The report comes amid damaging disclosures that the National Security Agency can crack the encryption of online traffic -- email, medical records, online shopping and other Web activities -- of the world's biggest Internet companies, including Yahoo.
The disclosures in the Guardian, The New York Times and ProPublica were taken from documents from former intelligence contractor Edward Snowden and raise a fresh batch of concerns about the security of personal information stored online.
NSA spying appears to be taking a toll. Nearly 7 out of 10 Americans surveyed by Pew Research Center's Internet and American Life Project say current laws cannot shield their privacy online.
Internet companies have denied they give any direct access to intelligence officials. Google (GOOG), Microsoft, Facebook and other companies are pressing the Obama administration and congressional leaders to allow them to reveal more details about the requests they receive for users' personal information from intelligence agencies.
Yahoo has petitioned the Foreign Intelligence Surveillance Court in Washington to declassify documents from a classified case in 2008. The Department of Justice has said it will declassify the decision by Monday.
And Friday, Yahoo released a transparency report designed to assuage concerns.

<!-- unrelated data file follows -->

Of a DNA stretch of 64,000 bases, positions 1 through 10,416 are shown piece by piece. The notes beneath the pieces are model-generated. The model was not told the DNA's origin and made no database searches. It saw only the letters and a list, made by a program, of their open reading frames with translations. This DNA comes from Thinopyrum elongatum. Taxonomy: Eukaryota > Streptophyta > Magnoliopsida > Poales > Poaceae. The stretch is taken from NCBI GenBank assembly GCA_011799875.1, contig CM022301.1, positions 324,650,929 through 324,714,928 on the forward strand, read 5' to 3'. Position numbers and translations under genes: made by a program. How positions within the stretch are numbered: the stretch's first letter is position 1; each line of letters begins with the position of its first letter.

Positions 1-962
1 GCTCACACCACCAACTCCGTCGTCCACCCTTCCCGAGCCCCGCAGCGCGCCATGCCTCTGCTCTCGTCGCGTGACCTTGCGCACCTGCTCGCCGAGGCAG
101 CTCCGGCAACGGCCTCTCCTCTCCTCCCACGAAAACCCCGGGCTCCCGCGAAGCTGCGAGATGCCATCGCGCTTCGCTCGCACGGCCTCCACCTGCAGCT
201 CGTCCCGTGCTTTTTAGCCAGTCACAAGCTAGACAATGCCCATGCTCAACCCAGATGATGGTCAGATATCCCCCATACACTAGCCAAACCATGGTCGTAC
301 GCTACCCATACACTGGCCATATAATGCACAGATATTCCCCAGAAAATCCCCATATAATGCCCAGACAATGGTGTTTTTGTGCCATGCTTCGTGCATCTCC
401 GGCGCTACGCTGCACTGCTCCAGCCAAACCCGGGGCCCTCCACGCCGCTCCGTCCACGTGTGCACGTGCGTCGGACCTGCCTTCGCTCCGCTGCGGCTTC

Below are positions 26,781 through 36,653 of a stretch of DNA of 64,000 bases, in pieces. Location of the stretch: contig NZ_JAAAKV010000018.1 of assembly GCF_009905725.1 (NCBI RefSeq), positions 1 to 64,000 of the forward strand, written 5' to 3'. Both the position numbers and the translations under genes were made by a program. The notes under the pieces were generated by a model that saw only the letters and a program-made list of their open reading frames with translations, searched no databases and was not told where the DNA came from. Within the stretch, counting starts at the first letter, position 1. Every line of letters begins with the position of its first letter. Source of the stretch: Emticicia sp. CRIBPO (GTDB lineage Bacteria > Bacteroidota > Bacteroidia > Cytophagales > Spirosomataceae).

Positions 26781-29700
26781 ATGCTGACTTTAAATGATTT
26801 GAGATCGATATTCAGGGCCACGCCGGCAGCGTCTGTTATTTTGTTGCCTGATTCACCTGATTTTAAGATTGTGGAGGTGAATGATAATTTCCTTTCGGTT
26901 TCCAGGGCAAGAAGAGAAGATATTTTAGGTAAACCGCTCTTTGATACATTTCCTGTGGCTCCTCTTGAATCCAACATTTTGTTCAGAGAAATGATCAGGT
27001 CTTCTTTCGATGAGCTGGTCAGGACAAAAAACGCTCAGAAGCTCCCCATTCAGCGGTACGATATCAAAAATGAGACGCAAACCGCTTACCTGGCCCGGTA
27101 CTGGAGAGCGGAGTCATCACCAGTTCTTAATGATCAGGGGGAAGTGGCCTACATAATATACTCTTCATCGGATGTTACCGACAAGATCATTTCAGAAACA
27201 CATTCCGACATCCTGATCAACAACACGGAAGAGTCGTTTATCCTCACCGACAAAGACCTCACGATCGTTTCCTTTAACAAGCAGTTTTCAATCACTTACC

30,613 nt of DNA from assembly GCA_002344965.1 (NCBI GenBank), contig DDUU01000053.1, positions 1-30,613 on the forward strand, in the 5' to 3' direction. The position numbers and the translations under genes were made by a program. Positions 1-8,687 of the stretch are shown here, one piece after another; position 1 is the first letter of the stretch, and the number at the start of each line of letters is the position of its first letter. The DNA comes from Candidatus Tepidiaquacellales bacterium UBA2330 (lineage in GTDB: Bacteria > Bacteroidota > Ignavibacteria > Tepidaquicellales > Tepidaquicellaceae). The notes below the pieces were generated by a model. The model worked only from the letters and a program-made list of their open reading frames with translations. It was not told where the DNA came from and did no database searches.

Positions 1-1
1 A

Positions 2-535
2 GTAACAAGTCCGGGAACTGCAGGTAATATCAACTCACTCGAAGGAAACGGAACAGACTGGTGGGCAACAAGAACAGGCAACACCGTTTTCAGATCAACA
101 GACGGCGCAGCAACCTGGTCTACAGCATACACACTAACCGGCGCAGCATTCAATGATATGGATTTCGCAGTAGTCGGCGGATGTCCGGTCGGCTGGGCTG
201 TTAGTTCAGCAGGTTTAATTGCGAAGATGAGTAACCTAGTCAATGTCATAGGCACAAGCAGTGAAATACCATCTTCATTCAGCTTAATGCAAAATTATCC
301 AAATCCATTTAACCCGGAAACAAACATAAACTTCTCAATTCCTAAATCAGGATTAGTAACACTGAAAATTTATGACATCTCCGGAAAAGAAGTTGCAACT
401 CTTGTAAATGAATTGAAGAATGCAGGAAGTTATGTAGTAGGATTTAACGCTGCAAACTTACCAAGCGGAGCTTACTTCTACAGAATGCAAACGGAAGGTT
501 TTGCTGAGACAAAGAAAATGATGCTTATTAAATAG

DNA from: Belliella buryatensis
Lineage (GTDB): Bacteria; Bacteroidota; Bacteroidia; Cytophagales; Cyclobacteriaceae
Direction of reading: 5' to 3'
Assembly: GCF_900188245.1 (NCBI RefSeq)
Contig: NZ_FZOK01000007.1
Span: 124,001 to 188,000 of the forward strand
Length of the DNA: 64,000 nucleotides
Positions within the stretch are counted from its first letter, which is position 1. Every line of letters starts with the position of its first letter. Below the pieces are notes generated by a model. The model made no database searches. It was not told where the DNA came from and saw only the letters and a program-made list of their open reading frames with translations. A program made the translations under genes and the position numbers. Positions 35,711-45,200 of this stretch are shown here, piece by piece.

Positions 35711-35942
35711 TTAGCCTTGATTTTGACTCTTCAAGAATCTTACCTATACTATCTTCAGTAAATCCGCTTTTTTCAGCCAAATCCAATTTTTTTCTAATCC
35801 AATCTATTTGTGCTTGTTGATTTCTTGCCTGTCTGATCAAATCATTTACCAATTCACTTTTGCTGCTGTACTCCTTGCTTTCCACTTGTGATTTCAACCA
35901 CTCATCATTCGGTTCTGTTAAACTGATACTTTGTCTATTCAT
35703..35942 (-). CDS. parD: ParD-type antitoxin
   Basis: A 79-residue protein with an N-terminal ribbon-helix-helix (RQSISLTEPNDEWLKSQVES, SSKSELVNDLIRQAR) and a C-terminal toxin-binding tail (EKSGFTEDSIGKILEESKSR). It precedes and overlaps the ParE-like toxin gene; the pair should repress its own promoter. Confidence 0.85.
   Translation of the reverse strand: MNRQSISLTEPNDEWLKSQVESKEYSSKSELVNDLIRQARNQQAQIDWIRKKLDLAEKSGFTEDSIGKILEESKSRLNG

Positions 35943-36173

"Our legal department demands that government data requests be made through lawful means and for lawful purposes. We regularly push back against improper requests for user data, including fighting requests that are unclear, improper, overbroad or unlawful," Yahoo General Counsel Ron Bell said.
The report shows that U.S. government agencies made more than 12,000 requests for information and more than 40,000 accounts in the first half of 2013. Yahoo said it responded with data such as email, Flickr photos and the like to more than 4,500 requests. It provided basic data such as name and location in fewer than 7,000 requests. It rejected 241 requests.
The next highest number of requests came from Germany, with 4,295; Italy, with 2,637; and Taiwan, with 1,942.
Like other technology companies, Yahoo's data show how rare the requests are: one-hundredth of 1 percent of Yahoo's global users were affected.
Yahoo said it would publish the transparency report every six months.
The report did not include data on Tumblr, which Yahoo bought in May for $1.1 billion. It plans to publish its own transparency reports.
Bloomberg News contributed to this report